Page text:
Attendances Continue To Rise In The EFL
The EFL have released figures for attendances so far in 2017/18 and they show a rise on figures from the same time last season.
Culminative attendances for all EFL competitions are up by 2.54%, breaking the seven million mark by the end of October. The figure for last season at this stage was 6.82million and it's another rise for the EFL as 5.8million was the number back in the 2014/15 campaign.
For a breakdown of EFL competitions, they say in league terms it's a 2% rise, the EFL Trophy has gone up by 10% on a culminative basis, with a 3.8% rise for the EFL Cup. Many will adjudge the EFL Trophy rise as being down to additional games in the competition format.
2016/17 was a landmark year with more than 18.2million fans travelling through the turnstyles in the Championship, League One and League Two and member clubs recorded their highest culminative attendance figures since 1959.
The biggest news the EFL will take from these figures will be the increase in junior supporters attending, as junior Season Tickets have shown a 37% growth over the last decade and juniors continue to make up 20% of overall season ticket sales.
With more than 500,000 Season Ticket holders being recorded for the first time last campaign, that has held steady this year with over 511,000 Season Ticket sales so far this campaign.
They break down as follows:
Clubs in the Championship have the largest share of season ticket holders, with 336,000 between them.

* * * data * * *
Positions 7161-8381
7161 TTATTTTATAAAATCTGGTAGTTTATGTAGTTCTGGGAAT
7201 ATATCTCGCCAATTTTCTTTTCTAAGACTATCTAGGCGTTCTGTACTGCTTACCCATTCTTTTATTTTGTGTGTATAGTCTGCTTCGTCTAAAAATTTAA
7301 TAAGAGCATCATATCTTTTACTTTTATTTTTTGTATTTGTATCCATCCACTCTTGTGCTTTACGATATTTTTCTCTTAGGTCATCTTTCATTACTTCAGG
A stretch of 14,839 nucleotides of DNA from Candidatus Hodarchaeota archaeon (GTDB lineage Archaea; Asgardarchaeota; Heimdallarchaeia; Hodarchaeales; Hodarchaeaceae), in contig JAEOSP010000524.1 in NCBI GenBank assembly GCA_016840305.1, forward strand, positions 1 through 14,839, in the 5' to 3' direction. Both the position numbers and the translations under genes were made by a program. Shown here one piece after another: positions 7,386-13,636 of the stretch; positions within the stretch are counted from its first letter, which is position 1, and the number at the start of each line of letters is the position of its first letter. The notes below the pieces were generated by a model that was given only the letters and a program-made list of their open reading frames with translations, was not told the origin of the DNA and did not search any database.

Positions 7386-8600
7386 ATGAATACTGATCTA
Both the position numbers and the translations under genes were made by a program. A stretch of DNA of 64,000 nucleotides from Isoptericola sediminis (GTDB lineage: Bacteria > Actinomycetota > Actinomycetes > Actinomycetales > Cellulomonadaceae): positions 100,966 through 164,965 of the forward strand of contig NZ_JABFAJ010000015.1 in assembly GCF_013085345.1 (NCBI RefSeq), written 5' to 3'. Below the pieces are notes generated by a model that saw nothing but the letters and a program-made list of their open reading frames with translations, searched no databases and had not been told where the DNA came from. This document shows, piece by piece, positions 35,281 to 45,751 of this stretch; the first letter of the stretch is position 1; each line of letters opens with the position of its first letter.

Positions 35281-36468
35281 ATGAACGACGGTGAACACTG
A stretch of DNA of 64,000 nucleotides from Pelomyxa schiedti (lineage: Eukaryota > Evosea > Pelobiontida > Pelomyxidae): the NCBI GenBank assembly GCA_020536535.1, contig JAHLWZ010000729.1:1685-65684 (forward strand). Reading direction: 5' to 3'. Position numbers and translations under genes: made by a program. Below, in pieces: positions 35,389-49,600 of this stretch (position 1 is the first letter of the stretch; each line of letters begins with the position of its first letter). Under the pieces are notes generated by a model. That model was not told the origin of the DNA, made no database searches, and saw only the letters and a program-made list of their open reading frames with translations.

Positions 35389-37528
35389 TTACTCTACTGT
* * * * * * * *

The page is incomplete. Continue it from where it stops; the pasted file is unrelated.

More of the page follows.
The remaining 175,000 are split, with League One and League Two clubs having 120,000 and 55,000 respectively.
Overall, season ticket holder figures have increased steadily in recent seasons, with growth of 25% from 409,250 in 2006/07, to 511,657 this season.
EFL Chief Executive Shaun Harvey commented:
'Football does not exist in a bubble, but it is clear that EFL clubs are doing all that they can to ensure it remains accessible to supporters young and old, in a tough economic climate. Ticket revenues continue to underpin the finances of EFL clubs and it is therefore correct that ticket pricing is a matter for individual clubs. However, the rise in attendances would only be possible if our clubs offered excellent value for money and it is clear that they are reaping the benefits of developing and maintaining ticket pricing structures that reward the loyalty and dedication of supporters in growing numbers. It is particularly pleasing to see that the number of young people attending EFL matches is continuing to grow and it is no surprise to see season ticket holders are continuing to reap the best value for money, while also providing EFL clubs with a solid foundation with which to operate financially in an intensely competitive marketplace. I`m sure such efforts being implemented to encourage families and youngsters to attend live EFL football at an early age will ensure that football has a bright future with generations of supporters getting an early taste of the matchday experience.'
Looking at prices charged, across all three divisions the EFL found that the average price was £13.53.
Championship - £15.36
League One - £10.57
League Two - £10.81
With the BBC's Price of Football being released late last night, it'll be interesting to see what their breakdown shows across the tiers.